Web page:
Technical Market Support » Metallurgical Coal
The mechanism of coal oxidation has been studied by various researchers due to its importance towards coal utilisation and commercial implication. Changes in the coal technological properties are normally acquired to assess its behaviour during pyrolysis either as an individual or as a component in a coal blend. The various instrumental techniques and methods applied to assess coal oxidation degree can be broadly classified into optical microscopy methods and non-optical methods.
Petrological studies using optical microscope on oxidised coal reveals that discolouration of coal macerals can be observed with dark oxidation rims recorded at the vitrinite periphery. With respect to non-optical methods, rheological tests, such as Gieseler Plastometer and dilatometer, are used extensively as these tests are sensitive to the change in early stages of coal oxidation. However, as traditional measures of coal plasticity were deemed inadequate for predicting coke quality, the result of these tests might underestimate the quality of coke produced from oxidised coal samples which, in turn, lower their potential value.
FTIR microscopy (or μFTIR), a non-destructive analysis technique, can offer a unique ability to study coal oxidation as it can identify the structural change of individual maceral grains instead of the bulk coal as conventional FTIR, which requires coal to be ground to fine powder. μFTIR couples midinfrared spectroscopy with visible light microscopy to provide visualization and identification of functional group abundances in samples across 2D regions. Between the two μFTIR components, the microscope helps to determine the distribution of maceral grains in coal sample based on their reflectance level. This result will then be used as a guidance for FTIR analysis to be conducted precisely on individual macerals. As a result, this feature has the potential to allow coal oxidation studies to be conducted in situ on individual maceral, thus, offering the collection of oxidation information on coal maceral level.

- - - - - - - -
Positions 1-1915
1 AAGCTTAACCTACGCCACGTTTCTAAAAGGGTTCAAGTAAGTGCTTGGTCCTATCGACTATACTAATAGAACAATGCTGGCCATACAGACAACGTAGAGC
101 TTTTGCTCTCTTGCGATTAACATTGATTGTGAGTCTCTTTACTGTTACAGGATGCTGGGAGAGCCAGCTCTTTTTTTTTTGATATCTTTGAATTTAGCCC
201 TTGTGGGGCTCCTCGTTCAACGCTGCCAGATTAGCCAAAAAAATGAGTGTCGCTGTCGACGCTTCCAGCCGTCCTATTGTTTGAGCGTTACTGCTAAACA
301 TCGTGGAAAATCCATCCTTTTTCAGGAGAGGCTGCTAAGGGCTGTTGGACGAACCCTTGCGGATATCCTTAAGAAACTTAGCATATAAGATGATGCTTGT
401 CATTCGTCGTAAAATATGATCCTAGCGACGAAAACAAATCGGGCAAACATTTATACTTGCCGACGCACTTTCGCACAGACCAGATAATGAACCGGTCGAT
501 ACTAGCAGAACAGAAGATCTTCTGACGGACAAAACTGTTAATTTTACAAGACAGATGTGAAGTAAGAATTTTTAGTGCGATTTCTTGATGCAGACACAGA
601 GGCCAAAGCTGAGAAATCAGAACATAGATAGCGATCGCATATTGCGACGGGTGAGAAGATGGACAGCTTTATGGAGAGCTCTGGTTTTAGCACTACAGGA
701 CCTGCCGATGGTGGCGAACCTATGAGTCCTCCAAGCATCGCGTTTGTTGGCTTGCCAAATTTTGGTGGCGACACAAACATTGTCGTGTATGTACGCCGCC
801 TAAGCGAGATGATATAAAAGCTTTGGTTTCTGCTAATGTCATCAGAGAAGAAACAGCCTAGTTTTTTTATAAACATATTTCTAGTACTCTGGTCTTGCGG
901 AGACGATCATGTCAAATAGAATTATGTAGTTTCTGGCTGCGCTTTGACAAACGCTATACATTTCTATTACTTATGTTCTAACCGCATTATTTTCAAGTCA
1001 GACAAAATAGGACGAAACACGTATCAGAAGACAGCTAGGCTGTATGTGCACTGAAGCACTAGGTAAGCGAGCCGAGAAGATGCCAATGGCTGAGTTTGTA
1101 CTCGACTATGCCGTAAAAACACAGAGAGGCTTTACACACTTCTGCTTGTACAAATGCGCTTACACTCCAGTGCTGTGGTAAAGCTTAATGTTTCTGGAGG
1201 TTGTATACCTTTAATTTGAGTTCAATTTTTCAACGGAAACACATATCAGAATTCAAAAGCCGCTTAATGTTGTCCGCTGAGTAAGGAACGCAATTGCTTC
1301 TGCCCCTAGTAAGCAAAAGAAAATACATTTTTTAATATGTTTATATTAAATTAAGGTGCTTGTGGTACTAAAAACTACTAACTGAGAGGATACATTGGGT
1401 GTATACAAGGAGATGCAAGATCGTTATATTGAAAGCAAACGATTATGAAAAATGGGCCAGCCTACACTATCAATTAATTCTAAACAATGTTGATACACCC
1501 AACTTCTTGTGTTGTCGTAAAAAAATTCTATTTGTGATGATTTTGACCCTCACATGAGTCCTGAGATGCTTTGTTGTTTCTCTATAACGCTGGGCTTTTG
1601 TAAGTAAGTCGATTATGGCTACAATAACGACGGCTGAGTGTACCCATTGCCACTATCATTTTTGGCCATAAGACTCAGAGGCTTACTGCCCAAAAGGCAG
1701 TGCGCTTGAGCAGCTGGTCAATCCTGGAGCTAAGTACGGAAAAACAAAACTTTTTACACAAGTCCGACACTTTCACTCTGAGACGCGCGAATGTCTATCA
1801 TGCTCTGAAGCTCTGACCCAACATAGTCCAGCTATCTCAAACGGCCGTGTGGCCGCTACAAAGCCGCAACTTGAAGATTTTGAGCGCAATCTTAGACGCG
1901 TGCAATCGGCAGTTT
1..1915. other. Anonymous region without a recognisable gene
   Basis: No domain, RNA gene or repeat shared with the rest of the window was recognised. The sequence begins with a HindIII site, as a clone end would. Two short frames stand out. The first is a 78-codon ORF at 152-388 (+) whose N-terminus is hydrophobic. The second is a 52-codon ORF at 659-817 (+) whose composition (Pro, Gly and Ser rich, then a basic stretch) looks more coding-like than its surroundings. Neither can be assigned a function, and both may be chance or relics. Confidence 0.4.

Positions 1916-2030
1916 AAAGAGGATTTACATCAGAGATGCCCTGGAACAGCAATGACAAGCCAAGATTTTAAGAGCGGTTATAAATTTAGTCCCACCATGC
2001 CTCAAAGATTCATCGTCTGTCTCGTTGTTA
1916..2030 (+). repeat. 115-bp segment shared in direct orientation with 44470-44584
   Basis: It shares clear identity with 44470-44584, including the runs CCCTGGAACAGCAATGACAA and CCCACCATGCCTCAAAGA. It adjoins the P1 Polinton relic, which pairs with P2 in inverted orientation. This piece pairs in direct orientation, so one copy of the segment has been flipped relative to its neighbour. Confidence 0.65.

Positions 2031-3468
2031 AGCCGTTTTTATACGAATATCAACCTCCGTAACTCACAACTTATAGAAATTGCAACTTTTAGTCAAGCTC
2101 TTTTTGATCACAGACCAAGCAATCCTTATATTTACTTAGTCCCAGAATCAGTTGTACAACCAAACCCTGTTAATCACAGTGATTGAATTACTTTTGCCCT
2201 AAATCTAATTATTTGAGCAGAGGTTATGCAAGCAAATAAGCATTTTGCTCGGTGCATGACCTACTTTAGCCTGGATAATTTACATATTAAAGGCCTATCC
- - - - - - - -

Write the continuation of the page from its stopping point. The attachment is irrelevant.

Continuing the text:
This project aimed to take advantage of the μFTIR technique on investigating the structural change of macerals oxidation during storage and transport. This was achieved by utilising the FTIR microscope (or μFTIR) unit at the University of Newcastle. The apparatus combined the Bruker Tensor 37 (FTIR) with the Hyperion 2000 (microscopy) that allows the acquisition of good quality spectra even from small maceral grains thanks to its high spatial resolution (2.7 μm).